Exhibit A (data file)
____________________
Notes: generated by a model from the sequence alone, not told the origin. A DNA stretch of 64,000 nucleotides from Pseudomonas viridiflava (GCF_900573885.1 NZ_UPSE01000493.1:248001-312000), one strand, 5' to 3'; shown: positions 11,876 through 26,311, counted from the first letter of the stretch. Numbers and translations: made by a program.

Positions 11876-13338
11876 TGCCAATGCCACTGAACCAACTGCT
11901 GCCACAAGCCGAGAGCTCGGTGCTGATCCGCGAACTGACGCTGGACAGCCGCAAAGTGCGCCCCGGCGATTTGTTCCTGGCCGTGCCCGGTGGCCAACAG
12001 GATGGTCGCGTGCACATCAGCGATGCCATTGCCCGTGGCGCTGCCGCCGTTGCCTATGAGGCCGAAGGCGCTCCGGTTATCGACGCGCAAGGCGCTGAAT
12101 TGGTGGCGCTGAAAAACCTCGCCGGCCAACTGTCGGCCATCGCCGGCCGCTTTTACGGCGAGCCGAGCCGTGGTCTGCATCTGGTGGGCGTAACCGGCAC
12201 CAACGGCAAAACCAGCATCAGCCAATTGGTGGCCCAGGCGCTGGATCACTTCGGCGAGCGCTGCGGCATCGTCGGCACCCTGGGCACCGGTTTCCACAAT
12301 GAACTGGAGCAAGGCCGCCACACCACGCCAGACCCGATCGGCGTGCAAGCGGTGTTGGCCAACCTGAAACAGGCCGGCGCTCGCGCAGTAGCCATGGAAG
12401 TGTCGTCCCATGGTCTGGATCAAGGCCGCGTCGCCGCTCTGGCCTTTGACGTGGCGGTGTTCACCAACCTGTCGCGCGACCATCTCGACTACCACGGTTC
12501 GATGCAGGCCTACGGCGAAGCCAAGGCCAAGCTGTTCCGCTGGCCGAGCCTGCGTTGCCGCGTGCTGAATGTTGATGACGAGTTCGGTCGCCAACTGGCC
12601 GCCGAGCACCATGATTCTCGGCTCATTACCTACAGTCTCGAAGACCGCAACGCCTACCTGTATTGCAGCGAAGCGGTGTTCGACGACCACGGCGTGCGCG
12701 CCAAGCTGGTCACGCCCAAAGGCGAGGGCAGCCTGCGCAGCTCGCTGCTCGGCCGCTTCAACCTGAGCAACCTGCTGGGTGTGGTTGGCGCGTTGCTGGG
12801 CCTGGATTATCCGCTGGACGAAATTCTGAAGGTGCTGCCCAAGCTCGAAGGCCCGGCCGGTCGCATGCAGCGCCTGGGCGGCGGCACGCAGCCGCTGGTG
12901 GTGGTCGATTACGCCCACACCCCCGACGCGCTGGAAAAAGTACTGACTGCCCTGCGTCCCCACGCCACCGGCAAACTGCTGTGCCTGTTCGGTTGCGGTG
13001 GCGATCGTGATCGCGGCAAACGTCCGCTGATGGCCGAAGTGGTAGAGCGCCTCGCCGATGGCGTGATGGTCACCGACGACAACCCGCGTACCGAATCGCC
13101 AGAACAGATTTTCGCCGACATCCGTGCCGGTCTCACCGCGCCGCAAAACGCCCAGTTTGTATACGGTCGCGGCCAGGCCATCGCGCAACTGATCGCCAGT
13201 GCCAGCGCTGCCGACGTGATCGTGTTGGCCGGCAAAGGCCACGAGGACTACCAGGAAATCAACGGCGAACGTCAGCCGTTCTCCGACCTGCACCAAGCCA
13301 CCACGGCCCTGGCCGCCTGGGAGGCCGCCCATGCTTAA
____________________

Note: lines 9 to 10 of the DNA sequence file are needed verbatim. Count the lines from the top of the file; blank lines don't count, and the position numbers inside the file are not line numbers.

12401 TGTCGTCCCATGGTCTGGATCAAGGCCGCGTCGCCGCTCTGGCCTTTGACGTGGCGGTGTTCACCAACCTGTCGCGCGACCATCTCGACTACCACGGTTC
12501 GATGCAGGCCTACGGCGAAGCCAAGGCCAAGCTGTTCCGCTGGCCGAGCCTGCGTTGCCGCGTGCTGAATGTTGATGACGAGTTCGGTCGCCAACTGGCC